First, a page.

Thumb Sucking

Conquering Thumb Sucking

Help Your Child Conquer the Habit of Thumb Sucking

Studies suggest that about 75% of all babies who are born in industrialized nations develop the habit of thumb sucking. The number is lessened in countries where the babies can easily and readily gain access to their mothers' breast for feeding.

Through that data, you may clearly infer that the habit of thumb sucking develops in babies and toddlers due to their reflexes when they are hungry. Those babies somehow get the perception that they may extract milk from sucking their thumb.

Thumb sucking is regarded as one habit that is comforting and relaxing to children. Experts assert that babies, even prior to birth, may already have developed the sucking habit when they were still in their mothers' wombs.

Thus, some babies are born with calluses in their wrist, finger or thumb, evidence that they may have already been hooked to the habit even before they were born.

Statistics also suggest that babies in industrialized countries to develop the habit more compared to their contemporaries in third world nations. It is because moms in industrialized nations are usually out for work and thus, the babies are not fed regularly by their nannies, wherein those from poor countries easily have access to their moms' breast.Thumb Sucking

Comforting and calming

The comforting and calming effect of thumb sucking makes babies truly hooked on the behavior. Almost all the babies have resorted or developed the habit at one point of their infancy.

In most cases, babies overgrow the thumb sucking habit when they reach at least three years old. Babies aged one year to three are the most susceptible to developing the habit. Another trivial concern is that 75% of baby girls tend to develop it more, compared to baby boys' 60%.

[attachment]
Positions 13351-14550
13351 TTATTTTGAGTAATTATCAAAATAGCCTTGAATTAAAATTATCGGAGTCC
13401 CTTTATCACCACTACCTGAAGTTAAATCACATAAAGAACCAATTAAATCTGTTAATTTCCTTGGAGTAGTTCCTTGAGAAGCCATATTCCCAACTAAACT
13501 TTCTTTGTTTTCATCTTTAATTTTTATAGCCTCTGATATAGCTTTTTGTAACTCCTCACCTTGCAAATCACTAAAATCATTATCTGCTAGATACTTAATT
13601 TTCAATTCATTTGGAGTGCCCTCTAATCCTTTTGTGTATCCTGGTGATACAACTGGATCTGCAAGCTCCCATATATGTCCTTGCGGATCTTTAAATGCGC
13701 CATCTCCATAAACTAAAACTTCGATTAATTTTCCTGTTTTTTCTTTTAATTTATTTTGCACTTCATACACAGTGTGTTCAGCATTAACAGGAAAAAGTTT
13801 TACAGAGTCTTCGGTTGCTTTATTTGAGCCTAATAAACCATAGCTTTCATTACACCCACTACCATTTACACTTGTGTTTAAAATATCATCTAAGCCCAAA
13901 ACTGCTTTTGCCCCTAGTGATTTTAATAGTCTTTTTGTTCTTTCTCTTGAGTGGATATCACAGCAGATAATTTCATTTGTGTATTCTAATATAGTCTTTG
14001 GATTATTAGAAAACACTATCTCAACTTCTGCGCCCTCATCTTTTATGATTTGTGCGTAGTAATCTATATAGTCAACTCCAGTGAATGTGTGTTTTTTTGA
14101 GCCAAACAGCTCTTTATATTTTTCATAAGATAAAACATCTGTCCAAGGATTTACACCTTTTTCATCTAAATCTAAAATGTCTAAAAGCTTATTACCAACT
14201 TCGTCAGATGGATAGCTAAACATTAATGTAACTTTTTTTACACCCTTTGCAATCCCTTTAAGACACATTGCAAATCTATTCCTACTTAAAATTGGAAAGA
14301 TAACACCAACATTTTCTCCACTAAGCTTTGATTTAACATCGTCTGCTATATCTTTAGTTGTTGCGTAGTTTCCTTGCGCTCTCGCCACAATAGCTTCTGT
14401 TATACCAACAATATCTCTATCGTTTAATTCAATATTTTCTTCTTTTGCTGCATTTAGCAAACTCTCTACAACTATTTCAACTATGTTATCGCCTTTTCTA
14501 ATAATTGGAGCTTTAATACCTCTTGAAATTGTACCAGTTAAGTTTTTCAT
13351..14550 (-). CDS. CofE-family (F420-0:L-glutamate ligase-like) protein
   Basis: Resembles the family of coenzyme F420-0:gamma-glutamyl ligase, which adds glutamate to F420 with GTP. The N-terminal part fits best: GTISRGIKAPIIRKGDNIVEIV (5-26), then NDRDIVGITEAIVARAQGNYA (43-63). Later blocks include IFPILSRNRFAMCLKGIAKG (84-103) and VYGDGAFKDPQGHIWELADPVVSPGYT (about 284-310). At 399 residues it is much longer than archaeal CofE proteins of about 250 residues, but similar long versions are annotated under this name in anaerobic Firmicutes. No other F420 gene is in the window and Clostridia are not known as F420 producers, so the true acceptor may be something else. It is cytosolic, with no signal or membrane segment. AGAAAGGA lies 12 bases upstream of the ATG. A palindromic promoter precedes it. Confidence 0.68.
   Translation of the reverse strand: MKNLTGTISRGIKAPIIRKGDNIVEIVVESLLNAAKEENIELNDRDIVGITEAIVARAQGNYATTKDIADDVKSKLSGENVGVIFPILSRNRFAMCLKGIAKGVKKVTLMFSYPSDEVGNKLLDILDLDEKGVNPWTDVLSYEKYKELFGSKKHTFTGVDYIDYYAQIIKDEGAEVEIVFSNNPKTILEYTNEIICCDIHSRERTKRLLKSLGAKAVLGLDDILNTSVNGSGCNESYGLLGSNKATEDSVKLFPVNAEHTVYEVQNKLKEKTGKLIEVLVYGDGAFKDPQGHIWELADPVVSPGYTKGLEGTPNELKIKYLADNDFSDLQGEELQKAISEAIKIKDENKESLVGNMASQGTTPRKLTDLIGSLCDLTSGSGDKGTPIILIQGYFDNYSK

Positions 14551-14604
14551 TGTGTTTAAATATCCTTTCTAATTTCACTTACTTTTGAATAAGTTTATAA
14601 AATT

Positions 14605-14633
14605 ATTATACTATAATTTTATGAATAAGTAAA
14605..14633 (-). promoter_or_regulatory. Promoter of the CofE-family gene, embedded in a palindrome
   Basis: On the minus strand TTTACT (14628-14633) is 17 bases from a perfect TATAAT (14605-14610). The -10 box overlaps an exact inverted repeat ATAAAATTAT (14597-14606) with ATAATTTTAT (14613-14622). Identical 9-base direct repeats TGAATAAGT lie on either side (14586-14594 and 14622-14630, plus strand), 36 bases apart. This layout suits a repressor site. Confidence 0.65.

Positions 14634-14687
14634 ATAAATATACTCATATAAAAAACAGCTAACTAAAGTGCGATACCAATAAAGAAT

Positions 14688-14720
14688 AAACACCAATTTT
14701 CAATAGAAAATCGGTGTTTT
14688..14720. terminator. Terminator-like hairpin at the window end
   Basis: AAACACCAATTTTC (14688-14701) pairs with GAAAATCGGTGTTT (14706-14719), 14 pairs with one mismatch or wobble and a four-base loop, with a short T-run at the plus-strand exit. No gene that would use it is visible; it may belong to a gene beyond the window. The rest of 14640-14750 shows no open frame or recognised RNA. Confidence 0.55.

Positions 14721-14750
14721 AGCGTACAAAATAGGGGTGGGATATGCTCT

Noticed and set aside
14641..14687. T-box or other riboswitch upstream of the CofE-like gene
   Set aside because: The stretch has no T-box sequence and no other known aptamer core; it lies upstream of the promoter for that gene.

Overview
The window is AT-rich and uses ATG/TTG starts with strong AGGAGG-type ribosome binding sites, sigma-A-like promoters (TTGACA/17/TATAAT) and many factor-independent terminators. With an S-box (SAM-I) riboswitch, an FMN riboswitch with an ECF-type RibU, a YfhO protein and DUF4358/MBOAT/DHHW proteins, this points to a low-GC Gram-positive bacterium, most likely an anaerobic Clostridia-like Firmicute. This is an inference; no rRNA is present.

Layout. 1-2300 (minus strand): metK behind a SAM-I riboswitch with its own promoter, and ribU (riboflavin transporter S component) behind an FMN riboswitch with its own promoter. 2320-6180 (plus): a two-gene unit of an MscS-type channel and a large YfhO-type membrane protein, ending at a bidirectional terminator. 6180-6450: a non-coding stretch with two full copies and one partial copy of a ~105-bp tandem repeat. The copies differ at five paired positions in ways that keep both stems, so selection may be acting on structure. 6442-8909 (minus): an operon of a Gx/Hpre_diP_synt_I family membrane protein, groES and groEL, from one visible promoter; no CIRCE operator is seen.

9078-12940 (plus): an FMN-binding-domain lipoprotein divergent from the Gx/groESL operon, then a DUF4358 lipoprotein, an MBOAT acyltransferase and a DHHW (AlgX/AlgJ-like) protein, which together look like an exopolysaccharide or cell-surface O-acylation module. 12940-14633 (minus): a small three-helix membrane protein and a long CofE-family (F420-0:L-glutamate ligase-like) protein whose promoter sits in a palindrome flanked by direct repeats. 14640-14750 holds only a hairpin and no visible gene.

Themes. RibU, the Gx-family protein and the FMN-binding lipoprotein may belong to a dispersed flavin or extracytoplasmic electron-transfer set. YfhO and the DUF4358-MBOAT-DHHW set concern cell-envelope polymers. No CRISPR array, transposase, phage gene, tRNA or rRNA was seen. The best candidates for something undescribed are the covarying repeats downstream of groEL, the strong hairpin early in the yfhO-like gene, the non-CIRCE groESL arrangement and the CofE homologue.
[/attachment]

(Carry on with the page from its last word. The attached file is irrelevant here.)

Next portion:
Take notice that babies are calmed and quiet whenever they suck their thumb. This, for some parents are blessings in disguise. However, some parents may not realize that the habit may tend to be destructive, especially when the child fails to outgrow it.

The findings of a 1970s report were alarming. The report showed that 10% of children around the world who are older than five years old still retain the habit of thumb sucking.

Parents fear that if their child still does not overcome the habit until they reach the age of five, thumb sucking would last until the child grows up. Thumb sucking may become a fixation that would be hard to resist.

Conquering the habit

Thumb SuckingThat is why measures should be taken by parents to help their child conquer the habit of thumb sucking.

Normally the habit ceases when the child reaches the age of four years. Thumb sucking usually recedes by itself even without the child being aware that he is losing the habit.

Otherwise, it is high time, you as a parent take simple and practical steps to step in and break the habit for your child's own welfare.

One measure you may adopt is to pre-empt the habit with other fun and interesting activities.

Remember, children with thumb sucking habits execute the annoying activity during idle hours.

Thus, if you keep the child pre-occupied with different activities, he may not suck his thumb. It is also an opportunity to make the child productive.

Second attempt is to divert the child's attention whenever he sucks his thumb. For example, during such hours, give him snacks or perhaps sugarless chewing gum.

Monitor the development of the child each day.

Set goals.

For example, if the child forgot to suck his thumb for an hour, the parent should take note of that. Then set goals for a whole day, then, for two, then for a week, until the habit is completely eradicated.

Do not resort to punishments as it may push the child into rebellion and further drive him towards thumb sucking. Other concerns and behavioral problems may also arise when the child is punished for a habit he is not aware is bad.

The childhood years are formative years and are crucial to the overall development of children.

These years will make and unmake children, so help them by break out from inappropriate habits.

Breaking a longstanding habit is difficult and some children may need additional help. Talk to your child's dentist, who may recommend inserting a device in the child's mouth that prevents sucking. These oral appliances go by names like "palatal bar" and "crib" and come in fixed and removable versions.

If the problem seems particularly resistant to treatment, this may be a signal that your child is troubled about a deeper problem, Goldstein says. In this case, you may want to seek the advice of a mental health professional


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